Parashat Yitro- Yitro’s Response
In the first section of Parashat Yitro, we read of the arrival of Yitro, Moshe’s father-in-law, at Beneh Yisrael’s camp at Mount Sinai. Yitro is described as "Kohen Midyan" – the priest of the nation of Midyan. He was a prominent clergyman, but he ultimately recognized the truth of the belief in G-d, and went out into the desert to join Moshe and Beneh Yisrael.
Rashi writes that what led Yitro to this decision to join Beneh Yisrael were two miracles of which we read in the previous Parasha, Parashat Beshalah. Namely, he heard about the splitting of the Yam Suf (Sea of Reeds), and the war against Amalek. These two great triumphs inspired Yitro and drove him to leave his faith and his people, and to join Beneh Yisrael.
We might ask why Yitro was especially inspired by the war against Amalek. It is easy to understand why the miracle of the sea would have a profound effect; according to one view, this event incorporated 250 miracles, and Beneh Yisrael themselves describe in the Az Yashir song of praise how the nations of the marveled over this miracle. The war against Amalek, however, does not appear to have been such a remarkable event. To be sure, Beneh Yisrael’s victory over Amalek was miraculous, but what set this miracle above the numerous other miracles performed for Beneh Yisrael, that it led Yitro to the drastic measure of abandoning his faith and joining them?
There is also another aspect of this story that requires explanation. The Torah relates that before Yitro’s arrival at the Israelite camp, he sent a message to Moshe informing him of his imminent arrival, seemingly indicating a request for a large, honorable welcome. Moshe indeed arranges a grand ceremony to welcome Yitro to the camp, and the question arises as to why a noble man like Yitro would request such a reception. Did Yitro really crave public honor, to the point where he asked Moshe to prepare a large reception for him?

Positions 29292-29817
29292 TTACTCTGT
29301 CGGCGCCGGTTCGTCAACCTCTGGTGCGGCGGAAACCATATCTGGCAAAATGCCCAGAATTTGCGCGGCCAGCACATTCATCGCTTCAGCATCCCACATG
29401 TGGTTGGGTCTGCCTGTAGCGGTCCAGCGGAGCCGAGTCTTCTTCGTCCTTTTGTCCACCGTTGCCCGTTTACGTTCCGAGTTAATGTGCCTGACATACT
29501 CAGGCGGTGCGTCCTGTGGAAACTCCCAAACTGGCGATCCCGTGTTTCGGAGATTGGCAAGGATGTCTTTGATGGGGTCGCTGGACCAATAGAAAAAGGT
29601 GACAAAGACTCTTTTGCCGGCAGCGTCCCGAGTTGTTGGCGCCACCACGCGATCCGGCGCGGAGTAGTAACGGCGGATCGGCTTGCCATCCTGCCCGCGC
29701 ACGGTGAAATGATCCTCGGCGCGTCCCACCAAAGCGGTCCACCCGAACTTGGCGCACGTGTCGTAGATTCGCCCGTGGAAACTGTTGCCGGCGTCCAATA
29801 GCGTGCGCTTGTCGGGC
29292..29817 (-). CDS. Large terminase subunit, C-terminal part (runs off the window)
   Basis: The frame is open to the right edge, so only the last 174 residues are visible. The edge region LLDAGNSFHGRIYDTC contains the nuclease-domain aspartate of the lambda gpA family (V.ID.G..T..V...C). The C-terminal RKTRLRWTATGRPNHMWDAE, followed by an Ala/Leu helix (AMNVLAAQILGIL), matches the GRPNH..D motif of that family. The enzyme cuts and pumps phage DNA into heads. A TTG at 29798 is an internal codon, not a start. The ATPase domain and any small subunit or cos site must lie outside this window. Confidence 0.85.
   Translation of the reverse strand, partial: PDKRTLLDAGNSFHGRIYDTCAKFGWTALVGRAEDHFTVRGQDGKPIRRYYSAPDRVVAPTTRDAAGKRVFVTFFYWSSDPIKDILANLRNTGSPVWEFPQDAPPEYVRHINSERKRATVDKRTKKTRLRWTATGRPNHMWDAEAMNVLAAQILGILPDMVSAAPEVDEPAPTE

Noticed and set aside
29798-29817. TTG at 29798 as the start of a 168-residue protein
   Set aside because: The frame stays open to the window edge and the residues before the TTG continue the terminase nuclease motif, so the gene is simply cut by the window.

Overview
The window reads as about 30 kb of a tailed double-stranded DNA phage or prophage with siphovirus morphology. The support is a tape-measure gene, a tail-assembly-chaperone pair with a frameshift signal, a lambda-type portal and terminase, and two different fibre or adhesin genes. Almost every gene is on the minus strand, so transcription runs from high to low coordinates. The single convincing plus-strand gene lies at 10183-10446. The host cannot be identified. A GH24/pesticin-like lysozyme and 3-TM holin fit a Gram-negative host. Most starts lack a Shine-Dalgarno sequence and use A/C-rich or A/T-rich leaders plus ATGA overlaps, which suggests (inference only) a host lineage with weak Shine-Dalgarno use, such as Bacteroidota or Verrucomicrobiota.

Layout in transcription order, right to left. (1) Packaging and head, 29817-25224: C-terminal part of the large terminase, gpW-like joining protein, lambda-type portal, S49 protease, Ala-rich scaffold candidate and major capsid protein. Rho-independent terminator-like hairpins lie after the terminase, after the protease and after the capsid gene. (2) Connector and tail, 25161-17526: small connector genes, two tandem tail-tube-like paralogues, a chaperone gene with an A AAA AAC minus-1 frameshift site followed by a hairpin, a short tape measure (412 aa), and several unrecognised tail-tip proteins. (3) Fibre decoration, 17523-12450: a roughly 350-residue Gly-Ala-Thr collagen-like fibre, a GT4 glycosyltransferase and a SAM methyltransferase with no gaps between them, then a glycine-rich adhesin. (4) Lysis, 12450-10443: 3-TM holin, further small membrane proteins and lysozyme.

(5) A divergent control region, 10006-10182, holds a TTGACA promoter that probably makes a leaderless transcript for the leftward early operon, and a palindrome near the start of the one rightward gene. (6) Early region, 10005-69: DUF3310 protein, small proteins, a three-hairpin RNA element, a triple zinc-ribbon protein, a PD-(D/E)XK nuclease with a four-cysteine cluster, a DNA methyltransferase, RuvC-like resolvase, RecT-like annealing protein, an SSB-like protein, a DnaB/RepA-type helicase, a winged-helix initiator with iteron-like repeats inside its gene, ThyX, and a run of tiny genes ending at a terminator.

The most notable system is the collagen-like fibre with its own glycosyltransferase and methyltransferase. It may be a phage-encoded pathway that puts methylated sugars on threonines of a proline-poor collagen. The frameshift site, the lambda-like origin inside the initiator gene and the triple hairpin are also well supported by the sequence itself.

The Be’er Yosef explained that Yitro decided to join Beneh Yisrael to counterbalance the effects of Amalek’s brazen attack. After the miracle of the Yam Suf, Beneh Yisrael were deemed invincible. The nations around the world were awe-struck by the slave nation that overpowered the mighty Egyptian empire without even taking up arms. Beneh Yisrael were looked upon with dread and reverence, as an untouchable people. Amalek, however, changed that perception. Amalek launched its assault in order to break this aura of invincibility, to demonstrate that Beneh Yisrael are not really that different than other peoples, to show that they, too, are vulnerable to surprise attack and can be dealt a debilitating blow.
Upon hearing of Amalek’s attack, Yitro decided to join Beneh Yisrael. This decision was not borne out of inspiration, but rather out of a realization that bold action was needed to rectify the effects of Amalek’s assault. Amalek succeeded in lowering Beneh Yisrael’s estimation in the eyes of the world, and Yitro therefore responded by doing what he could to bring honor and prestige to Beneh Yisrael. If he, a highly respected pagan priest, would leave his people and join Beneh Yisrael, he figured, the world will notice. Word will spread that this is a special nation that has now emerged on the world scene. It was in response to the epic Hilul Hashem caused by Amalek’s assault that Yitro decided to join Beneh Yisrael, out of a determination to do whatever he could to reverse the effects of this attack and restore the sense of awe and grandeur that Beneh Yisrael had achieved after the miracle of the sea.
And this is why Yitro, uncharacteristically, requested a large, public reception. He wanted his arrival to be made as public as possible, in order to achieve his goal. As he was joining Beneh Yisrael for the purpose of restoring their honor and prestige, he wanted his arrival to be made into a public spectacle, rife with pomp and fanfare, so that news of this event would spread far and wide, and people around the world would recognize the greatness and special stature of the Nation of Israel.